SALT LAKE CITY (AP) — More than 200 Utah teachers are expected to pack a convention hall on Thursday for six hours of concealed-weapons training as organizers seek to arm more educators in the aftermath of the Connecticut school shooting.
The Utah Shooting Sports Council said it normally gathers a dozen teachers every year for instruction that's required to legally carry a concealed weapon in public places. The state's leading gun lobby decided to offer teachers the training at no charge to encourage turnout, and it worked.
Organizers who initially capped attendance at 200 were exceeding that number by Wednesday and scrambling to accommodate an overflow crowd.
"Schools are some of the safest places in the world, but I think teachers understand that something has changed — the sanctity of schools has changed," Clark Aposhian, one of Utah's leading gun instructors, said Wednesday. "Mass shootings may still be rare, but that doesn't help you when the monster comes in."
Gun-rights advocates say teachers can act more quickly than law enforcement in the critical first few minutes to protect children from the kind of shooting that left 20 children and six adults dead Dec. 14 at Sandy Hook Elementary School in Newtown, Conn. In Arizona, Attorney General Tom Horne has proposed amending state law to allow one educator in each school to carry a gun.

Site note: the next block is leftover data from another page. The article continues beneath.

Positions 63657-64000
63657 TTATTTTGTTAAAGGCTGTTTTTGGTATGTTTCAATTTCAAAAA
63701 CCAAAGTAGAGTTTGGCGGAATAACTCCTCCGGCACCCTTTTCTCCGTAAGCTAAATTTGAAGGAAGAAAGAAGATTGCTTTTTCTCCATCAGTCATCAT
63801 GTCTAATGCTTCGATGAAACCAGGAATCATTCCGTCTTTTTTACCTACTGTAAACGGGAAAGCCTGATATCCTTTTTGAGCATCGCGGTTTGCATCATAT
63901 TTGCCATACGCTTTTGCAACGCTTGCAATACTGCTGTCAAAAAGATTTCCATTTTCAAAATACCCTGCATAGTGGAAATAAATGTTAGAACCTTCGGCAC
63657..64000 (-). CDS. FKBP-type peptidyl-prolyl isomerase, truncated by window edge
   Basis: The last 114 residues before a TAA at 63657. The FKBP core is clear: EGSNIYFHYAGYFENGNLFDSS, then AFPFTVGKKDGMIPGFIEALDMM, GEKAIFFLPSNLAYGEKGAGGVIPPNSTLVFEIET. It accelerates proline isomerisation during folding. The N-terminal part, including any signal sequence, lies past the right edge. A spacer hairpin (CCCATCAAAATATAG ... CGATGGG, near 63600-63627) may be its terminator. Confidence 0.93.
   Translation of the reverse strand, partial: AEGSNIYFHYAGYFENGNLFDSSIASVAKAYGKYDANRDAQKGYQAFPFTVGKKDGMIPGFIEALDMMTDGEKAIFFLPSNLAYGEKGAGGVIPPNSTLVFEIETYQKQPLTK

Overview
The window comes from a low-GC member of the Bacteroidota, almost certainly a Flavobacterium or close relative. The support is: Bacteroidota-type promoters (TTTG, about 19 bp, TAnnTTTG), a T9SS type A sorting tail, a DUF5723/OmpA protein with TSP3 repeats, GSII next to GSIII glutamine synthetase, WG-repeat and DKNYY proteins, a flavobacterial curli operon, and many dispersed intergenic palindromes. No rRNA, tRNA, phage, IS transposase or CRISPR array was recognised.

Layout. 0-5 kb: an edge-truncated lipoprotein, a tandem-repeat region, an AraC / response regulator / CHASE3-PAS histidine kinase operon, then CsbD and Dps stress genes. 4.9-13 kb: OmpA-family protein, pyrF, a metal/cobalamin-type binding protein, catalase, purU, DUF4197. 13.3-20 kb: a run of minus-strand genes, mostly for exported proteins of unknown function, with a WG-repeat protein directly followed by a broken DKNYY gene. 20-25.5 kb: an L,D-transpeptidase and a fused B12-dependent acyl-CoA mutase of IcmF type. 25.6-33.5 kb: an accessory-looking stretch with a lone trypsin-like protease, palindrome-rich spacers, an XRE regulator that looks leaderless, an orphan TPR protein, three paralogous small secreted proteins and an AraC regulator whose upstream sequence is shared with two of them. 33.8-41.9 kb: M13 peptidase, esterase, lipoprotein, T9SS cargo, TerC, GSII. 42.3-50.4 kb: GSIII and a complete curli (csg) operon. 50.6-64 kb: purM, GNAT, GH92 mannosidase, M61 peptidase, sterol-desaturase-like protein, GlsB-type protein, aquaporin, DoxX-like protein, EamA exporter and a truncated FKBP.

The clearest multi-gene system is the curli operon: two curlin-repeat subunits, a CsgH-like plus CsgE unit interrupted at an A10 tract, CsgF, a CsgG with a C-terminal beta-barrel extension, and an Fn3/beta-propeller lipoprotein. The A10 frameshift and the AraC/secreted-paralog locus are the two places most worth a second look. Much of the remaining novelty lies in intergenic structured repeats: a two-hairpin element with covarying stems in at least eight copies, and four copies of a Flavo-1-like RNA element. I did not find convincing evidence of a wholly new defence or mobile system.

Educators say Utah legislators left them with no choice but to accept some guns in schools. State law forbids schools, districts or college campuses from trying to impose their own gun restrictions.
"We're not suggesting that teachers roam the halls for a monster," said Aposhian, chairman of the Utah Shooting Sports Council. "They should lock down the classroom. But a gun is one more option if the shooter comes in."
A major emphasis of the required safety training is that people facing deadly threats should announce they have a gun and retreat or take cover before trying to shoot, he said.
Utah is among few states that let people carry licensed concealed weapons into public schools without exception, the National Conference of State Legislatures says in a 2012 compendium of state gun laws.
Utah educators say they would ban guns if they could and have no way of knowing how many teachers are armed.
"It's a terrible idea," said Carol Lear, a chief lawyer for the Utah Office of Education, who argues teachers could be overpowered for their guns or misfire or cause an accidental shooting. "It's a horrible, terrible, no-good, rotten idea."
Information from: The Salt Lake Tribune, http://www.sltrib.com